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»Voices led to stalemate and lots more hot air

»Friday, May 14,2010

The Copenhagen accord reads like the opening statement of a climate change summit, not its outcome. It sets reasonable objectives — such as the need to keep the temperature increase below 2C — but fails to explain how it will achieve them.

The summit’s most important task was to set emission targets and on this it utterly failed. Delegates spent two weeks debating a range of numbers, some representing modest ambition and others based on wishful thinking.

Yet the accord contains no targets, only an agreement for each country to submit more suggestions by the end of next month.

Rich countries came to Copenhagen to offer poor nations a large sum of money in return for their signatures on an agreement which avoided any significant sacrifices to Western standards of living. Many developing countries were willing to accept the bribe but not all. Fingers are now pointing at the two biggest polluters, the US and China, for their failure to move beyond their opening bids on emissions.

However, a few more percentage points from either country would not have made any significant difference. The summit’s whole approach was flawed because it was based on each country dreaming up numbers and tossing them into the ring, with no overarching mechanism for assessing whether they were comparable to the efforts of others.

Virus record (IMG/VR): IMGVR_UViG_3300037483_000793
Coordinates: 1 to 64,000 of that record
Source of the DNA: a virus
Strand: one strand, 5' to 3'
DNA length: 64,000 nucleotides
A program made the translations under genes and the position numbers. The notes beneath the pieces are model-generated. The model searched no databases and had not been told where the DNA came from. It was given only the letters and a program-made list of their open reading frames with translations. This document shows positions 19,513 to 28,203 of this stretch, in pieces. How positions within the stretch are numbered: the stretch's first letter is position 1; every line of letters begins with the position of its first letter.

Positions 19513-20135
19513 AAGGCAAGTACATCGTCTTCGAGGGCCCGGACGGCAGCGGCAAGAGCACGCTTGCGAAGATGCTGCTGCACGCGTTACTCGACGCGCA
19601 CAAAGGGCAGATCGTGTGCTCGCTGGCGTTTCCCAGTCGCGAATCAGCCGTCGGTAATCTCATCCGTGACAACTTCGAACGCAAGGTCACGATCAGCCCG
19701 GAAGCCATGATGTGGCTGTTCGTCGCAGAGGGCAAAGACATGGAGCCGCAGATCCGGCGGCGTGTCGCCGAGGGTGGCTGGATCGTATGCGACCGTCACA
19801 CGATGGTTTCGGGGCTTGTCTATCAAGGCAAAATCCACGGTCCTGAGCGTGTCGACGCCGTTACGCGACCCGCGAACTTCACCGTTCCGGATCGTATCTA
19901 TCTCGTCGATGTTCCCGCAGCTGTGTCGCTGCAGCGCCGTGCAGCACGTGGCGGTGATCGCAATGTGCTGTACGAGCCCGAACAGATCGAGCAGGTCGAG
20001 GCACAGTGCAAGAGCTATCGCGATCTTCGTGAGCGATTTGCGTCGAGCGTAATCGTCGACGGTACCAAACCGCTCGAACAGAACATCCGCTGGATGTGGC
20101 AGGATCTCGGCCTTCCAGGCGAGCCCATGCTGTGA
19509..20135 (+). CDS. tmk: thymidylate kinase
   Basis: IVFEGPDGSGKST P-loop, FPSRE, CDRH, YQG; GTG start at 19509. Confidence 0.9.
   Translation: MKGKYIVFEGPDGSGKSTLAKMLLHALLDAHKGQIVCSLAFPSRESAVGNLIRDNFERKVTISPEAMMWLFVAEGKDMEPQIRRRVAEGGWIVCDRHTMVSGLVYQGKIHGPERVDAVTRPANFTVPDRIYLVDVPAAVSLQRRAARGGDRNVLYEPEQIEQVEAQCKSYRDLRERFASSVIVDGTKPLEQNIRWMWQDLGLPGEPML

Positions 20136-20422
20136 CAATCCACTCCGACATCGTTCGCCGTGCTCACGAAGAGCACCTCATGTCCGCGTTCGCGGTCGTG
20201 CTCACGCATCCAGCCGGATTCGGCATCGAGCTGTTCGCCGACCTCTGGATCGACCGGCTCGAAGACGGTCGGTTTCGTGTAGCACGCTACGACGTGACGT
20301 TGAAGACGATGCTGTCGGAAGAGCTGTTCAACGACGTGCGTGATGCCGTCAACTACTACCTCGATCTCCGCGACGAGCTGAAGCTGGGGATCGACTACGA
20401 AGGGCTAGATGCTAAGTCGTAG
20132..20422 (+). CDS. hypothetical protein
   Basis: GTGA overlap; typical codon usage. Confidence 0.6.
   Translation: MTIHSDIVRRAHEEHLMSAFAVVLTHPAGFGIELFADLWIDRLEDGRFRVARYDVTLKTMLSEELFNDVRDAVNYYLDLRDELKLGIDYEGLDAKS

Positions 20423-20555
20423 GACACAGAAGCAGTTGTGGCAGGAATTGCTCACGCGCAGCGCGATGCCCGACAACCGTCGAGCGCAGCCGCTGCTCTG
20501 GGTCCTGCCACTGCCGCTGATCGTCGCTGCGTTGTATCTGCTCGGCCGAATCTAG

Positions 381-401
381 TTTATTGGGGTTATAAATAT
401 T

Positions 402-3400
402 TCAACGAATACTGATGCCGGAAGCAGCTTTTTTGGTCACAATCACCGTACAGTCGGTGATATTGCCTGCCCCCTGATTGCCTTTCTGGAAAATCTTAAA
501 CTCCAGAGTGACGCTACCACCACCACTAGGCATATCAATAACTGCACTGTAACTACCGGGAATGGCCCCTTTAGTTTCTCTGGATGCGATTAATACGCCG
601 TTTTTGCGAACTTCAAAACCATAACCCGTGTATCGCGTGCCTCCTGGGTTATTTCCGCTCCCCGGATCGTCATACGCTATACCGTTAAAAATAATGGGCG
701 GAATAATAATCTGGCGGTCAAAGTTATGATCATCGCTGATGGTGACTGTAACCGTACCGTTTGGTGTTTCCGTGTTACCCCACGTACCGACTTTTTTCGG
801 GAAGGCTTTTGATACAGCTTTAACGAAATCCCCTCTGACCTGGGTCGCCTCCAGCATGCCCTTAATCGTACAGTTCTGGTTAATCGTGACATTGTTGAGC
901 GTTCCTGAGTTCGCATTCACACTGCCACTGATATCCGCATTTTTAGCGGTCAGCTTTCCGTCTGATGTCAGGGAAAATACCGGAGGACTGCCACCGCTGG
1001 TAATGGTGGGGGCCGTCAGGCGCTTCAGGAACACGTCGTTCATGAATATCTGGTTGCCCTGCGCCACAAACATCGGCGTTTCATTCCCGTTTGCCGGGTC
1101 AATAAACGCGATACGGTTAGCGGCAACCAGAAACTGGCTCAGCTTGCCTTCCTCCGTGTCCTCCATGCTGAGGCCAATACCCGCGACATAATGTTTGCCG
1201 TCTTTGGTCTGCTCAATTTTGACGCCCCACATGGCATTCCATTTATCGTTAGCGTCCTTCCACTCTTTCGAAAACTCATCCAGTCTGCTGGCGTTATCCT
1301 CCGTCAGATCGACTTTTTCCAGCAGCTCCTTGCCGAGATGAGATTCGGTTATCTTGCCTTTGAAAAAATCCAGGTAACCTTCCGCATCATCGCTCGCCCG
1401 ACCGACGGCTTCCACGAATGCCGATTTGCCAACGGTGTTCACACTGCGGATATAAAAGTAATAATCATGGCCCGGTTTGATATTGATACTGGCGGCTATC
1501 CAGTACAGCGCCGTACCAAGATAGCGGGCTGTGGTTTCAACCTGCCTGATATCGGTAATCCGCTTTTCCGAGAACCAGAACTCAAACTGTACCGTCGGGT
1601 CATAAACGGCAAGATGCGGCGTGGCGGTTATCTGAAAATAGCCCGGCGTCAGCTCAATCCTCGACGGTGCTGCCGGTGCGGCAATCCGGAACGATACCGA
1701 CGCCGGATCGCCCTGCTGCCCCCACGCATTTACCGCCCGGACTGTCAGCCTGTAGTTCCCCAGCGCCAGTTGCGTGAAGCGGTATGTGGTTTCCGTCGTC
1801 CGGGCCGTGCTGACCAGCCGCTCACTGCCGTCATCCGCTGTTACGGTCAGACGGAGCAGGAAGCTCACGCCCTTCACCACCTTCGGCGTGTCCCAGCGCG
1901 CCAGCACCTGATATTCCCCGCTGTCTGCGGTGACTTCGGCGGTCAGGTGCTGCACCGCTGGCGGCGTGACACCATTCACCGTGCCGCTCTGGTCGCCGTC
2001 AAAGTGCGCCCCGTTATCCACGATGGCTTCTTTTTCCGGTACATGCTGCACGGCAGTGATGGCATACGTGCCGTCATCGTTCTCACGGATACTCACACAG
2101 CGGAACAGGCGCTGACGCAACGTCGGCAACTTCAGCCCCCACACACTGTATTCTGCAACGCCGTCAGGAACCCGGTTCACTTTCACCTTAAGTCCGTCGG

All 192 countries were agreed that the atmosphere could only safely absorb a finite amount of greenhouse gas and that mankind had already used up most of its carbon budget. Yet delegates spent almost all their time arguing about the process of the negotiations rather than the principle of how to divide that budget up.

The UN prides itself on the inclusive nature of its meetings, and during the summit defended the right of the tiny state of Tuvalu to block progress for hours on a point of order. The desire to ensure every voice was heard resulted in stalemate, with delegates vying to outdo each other.

Lumumba Di-Aping, a Sudanese delegate, took an early lead by saying “$10 billion is not enough to buy us coffins”. He delivered a knockout blow in the summit’s dying moments by comparing the accord with the Holocaust.

President Obama has been accused of trying to impose the will of five nations on the rest of the world. In truth, Copenhagen might have ended without any statement at all had Mr Obama not ignored the process by holding exclusive talks with China, India, Brazil and South Africa. Many small nations protested that they only learnt of the accord when watching President Obama announce it at a press conference.

But the fate of the planet depends on the actions of a handful of big emitters, not on observing UN protocol.

The feverish atmosphere inside Copenhagen’s Bella Centre was inimical to peaceful, constructive negotiation. Many poor nations depended on Greenpeace, WFF and other groups for advice and support, but the close involvement of these groups in the process resulted in an unhelpful blurring of diplomacy and environmental activism.

Gordon Brown is right that the accord represents a first step towards saving the planet from dangerous global warming. Whether more steps are made next year will depend on finding a better way of negotiating.




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